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For the Love of Moths

By Candace Fallon on 14 July 2021
Candace Fallon

As someone who spends a lot of her time trying to convince others that insects are incredible animals worth saving (just think of the biodiversity! Their intrinsic value! The ecosystem services!), it can still be surprisingly easy for me to forget that not everyone is on the same wavelength when it comes to most endearing species. Some of this is expected. I don’t have the easiest time convincing people that caddisflies are lovable, or that giant earthworms are some of the coolest annelids around. But butterflies and bumble bees? Sure. Fireflies? Definitely. Moths? I thought so, but maybe not.

During a recent conversation with some friends, I was shocked to hear so much moth disgust. The very word “moth” conjured up images of holey clothing, infested cupboards, and sad powdery wings knocking at the door at night. “They eat my quilts” said one friend. “They’re so dull” said another. A very unofficial poll on social media confirmed that many other people felt the same way. How was this possible?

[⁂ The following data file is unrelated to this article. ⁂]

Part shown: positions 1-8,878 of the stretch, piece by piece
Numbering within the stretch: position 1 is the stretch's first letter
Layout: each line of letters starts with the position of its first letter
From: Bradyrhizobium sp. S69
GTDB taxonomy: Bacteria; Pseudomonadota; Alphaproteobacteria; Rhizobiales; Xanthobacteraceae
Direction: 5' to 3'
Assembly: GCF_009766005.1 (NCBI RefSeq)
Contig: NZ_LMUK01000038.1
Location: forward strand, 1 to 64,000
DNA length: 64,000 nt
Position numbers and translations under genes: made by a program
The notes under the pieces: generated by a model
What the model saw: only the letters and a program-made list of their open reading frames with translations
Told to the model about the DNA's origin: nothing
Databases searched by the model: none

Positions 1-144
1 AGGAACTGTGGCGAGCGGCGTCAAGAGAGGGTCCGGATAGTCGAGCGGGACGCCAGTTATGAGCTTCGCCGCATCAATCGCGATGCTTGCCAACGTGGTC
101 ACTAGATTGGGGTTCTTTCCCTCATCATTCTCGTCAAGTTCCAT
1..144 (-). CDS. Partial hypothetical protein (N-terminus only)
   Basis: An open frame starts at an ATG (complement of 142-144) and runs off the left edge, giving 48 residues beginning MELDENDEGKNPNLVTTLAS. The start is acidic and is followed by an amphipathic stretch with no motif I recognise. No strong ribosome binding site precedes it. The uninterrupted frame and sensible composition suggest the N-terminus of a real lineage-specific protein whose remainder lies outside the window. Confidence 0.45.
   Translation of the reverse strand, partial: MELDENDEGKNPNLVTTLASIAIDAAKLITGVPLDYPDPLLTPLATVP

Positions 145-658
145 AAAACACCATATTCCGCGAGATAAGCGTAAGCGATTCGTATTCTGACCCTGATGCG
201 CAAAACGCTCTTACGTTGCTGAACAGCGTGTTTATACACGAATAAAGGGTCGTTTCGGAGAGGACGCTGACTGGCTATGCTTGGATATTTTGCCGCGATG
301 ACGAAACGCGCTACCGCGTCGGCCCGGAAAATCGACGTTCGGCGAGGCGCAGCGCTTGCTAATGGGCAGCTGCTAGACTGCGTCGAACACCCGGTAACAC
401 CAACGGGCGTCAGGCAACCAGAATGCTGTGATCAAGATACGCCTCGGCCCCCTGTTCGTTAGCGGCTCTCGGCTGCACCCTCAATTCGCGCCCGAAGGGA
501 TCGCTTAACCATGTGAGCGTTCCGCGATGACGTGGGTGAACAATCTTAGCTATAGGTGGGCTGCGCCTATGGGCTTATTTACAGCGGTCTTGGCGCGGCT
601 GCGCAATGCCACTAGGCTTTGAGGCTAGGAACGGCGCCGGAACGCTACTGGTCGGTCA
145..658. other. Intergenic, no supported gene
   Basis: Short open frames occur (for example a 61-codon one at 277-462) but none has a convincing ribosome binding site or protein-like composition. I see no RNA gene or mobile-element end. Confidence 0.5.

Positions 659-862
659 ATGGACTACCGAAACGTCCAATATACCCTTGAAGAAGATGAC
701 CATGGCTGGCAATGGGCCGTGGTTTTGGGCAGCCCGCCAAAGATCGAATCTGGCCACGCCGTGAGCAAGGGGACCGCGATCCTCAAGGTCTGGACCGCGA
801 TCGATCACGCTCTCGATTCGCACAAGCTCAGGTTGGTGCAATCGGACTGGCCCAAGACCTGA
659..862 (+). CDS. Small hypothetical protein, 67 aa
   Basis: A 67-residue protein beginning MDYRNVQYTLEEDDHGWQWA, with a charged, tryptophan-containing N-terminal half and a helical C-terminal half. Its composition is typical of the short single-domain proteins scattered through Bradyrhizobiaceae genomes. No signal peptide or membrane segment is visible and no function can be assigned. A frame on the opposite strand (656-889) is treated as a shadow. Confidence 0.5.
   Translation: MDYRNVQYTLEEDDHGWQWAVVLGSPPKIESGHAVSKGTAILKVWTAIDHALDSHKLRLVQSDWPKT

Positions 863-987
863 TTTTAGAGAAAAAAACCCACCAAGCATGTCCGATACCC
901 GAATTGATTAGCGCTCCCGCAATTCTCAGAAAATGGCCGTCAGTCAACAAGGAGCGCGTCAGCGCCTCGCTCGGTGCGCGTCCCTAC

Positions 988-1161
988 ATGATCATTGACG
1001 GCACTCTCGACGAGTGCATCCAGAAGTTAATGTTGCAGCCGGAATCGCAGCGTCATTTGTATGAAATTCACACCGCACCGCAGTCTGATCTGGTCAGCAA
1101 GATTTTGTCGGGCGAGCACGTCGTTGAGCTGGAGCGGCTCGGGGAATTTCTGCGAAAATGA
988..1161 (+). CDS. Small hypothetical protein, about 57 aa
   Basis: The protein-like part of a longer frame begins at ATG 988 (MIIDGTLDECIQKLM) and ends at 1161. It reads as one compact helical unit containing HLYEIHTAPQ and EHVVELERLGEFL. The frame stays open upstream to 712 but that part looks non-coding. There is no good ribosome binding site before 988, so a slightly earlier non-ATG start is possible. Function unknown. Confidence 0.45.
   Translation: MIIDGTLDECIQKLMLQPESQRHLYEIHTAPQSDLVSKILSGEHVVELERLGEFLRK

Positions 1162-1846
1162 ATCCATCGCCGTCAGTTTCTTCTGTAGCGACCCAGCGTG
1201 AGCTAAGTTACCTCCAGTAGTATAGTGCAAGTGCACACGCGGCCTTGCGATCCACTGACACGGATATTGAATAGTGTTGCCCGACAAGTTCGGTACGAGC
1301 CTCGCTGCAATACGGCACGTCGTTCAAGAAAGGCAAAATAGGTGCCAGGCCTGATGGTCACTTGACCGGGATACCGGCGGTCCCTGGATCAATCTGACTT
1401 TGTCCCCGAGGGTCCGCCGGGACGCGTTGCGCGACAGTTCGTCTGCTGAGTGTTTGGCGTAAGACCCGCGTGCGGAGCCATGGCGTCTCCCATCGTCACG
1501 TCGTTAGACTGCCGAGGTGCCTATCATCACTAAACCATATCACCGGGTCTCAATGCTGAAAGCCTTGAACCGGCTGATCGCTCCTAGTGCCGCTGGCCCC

A small moth with intricate patterns in shades of pale and dark brown rests on gray-green leaves
Moths get a bad reputation as pest insects or being overly drab, which couldn’t be further from the truth. Only a small percentage of moths are considered harmful by human standards, and even the dullest moth from afar is actually quite beautiful when you get up close. (Photo: Lara Drizd, USFWS)

 

Perhaps you too are in the same camp as my friends. If so, I hope to change your mind as I’ve slowly started to change some of theirs. And what better time than during National Moth Week?